|Who's Afraid of Vagina Wolf?|
Part farce, part reflection on success and failure and part mid-life crisis drama, Vagina Wolf is a delightful melding of comedy and pathos, with Albelo at its heart. As struggling film director Anna arrives at her 40th birthday party, she realises she is at a crossroads: "I had sacrificed love for my career, and now I had neither." Dressed in the vagina costume in which she earns a crust as a performer in galleries, she is exposed and lonely. And her friends (including Guin Turner in marvellously bitchy form) are no help, either, egging her on to chat up women with whom she has nothing in common. She lives in a garage and dreams of making that breakthrough. Once she embarks on a lesbian reworking of Who's Afraid of Virginia Woolf? in order to impress a young lady, she is on a collision course with herself, as her frailties and fears come to the surface.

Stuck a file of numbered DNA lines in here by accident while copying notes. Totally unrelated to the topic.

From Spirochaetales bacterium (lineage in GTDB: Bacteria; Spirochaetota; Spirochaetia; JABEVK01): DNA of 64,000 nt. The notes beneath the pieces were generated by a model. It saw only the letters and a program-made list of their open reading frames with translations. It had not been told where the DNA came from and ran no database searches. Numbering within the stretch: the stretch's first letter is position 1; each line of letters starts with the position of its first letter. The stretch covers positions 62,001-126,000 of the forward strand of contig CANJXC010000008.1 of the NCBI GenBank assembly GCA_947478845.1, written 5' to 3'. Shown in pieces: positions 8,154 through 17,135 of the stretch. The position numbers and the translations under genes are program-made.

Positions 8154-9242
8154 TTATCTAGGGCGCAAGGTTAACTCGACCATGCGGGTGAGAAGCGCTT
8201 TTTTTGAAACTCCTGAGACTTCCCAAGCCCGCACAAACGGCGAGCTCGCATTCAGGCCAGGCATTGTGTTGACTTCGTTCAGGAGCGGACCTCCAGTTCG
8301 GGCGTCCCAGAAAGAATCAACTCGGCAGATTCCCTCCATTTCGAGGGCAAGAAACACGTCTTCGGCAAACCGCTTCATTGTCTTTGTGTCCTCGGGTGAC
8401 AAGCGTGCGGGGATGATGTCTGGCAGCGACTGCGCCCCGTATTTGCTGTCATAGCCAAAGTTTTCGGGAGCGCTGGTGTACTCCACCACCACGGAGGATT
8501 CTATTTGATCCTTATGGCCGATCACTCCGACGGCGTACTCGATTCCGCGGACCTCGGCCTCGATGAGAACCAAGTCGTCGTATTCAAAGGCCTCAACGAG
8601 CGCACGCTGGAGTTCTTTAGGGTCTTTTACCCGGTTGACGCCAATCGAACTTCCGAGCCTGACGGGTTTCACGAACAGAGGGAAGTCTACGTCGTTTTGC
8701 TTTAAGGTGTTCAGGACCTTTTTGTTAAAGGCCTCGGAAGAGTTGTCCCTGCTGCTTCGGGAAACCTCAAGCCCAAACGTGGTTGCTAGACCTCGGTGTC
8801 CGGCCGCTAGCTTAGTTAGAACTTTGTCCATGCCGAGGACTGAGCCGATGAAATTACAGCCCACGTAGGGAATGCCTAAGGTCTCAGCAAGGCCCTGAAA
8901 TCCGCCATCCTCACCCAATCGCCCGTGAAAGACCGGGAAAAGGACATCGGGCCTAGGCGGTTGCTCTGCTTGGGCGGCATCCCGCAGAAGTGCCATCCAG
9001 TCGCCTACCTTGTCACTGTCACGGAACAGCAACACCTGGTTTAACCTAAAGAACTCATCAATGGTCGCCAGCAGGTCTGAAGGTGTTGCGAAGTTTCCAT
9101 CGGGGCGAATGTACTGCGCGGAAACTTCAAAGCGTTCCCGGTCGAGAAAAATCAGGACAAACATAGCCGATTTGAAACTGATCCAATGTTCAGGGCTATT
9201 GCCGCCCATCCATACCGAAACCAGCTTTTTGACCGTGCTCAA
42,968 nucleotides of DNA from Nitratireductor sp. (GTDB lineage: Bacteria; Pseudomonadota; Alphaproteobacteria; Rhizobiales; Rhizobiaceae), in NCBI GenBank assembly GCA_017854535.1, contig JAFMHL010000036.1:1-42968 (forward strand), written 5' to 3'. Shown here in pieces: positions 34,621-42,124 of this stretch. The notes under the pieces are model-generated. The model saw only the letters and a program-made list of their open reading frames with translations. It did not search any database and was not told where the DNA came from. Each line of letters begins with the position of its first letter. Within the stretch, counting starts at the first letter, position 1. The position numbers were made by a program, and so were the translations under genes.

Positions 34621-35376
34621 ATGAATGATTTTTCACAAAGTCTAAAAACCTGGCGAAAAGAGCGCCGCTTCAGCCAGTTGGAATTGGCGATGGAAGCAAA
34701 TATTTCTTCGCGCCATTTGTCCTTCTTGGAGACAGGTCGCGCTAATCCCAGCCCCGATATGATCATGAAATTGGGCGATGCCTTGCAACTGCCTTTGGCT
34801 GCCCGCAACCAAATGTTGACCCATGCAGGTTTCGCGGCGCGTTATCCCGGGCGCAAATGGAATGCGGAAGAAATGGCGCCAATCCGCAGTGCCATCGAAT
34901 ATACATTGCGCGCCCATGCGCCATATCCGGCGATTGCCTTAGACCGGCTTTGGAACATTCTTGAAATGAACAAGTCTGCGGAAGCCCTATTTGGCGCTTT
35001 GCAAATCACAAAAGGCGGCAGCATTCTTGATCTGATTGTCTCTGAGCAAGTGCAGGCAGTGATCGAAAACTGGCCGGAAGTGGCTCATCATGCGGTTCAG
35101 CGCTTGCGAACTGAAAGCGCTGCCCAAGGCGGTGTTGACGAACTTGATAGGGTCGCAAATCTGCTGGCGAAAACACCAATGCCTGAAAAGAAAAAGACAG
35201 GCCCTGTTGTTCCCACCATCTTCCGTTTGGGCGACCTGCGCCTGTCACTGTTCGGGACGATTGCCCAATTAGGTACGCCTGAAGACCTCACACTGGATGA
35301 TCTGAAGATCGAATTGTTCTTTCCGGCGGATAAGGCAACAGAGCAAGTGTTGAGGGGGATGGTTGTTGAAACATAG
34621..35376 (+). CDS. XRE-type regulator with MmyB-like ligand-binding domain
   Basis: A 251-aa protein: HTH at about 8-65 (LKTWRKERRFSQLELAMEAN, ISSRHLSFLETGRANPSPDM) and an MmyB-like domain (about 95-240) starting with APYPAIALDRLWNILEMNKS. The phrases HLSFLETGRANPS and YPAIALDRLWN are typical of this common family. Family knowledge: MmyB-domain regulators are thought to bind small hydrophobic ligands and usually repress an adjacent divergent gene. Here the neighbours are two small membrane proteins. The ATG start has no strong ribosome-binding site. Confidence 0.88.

What I love about this film is that Albelo, a seasoned comic actress, isn't afraid to make herself look ridiculous, as she spends much of the film hiding inside this costume. But, once on set, as Georgie, Anna is exposed emotionally, having to confront her worst fears, and the tone becomes quite serious. It isn't played for laughs. This character is going through hard times and we are not sure how she will emerge. It's very brave film-making. The film-within-a-film trope has been done many times, but here it really works. And the fact it may be autobiographical also has resonance.
Albelo's Hooters was a highlight for me of a previous festival, but here she really comes into her own as an actress and film-maker.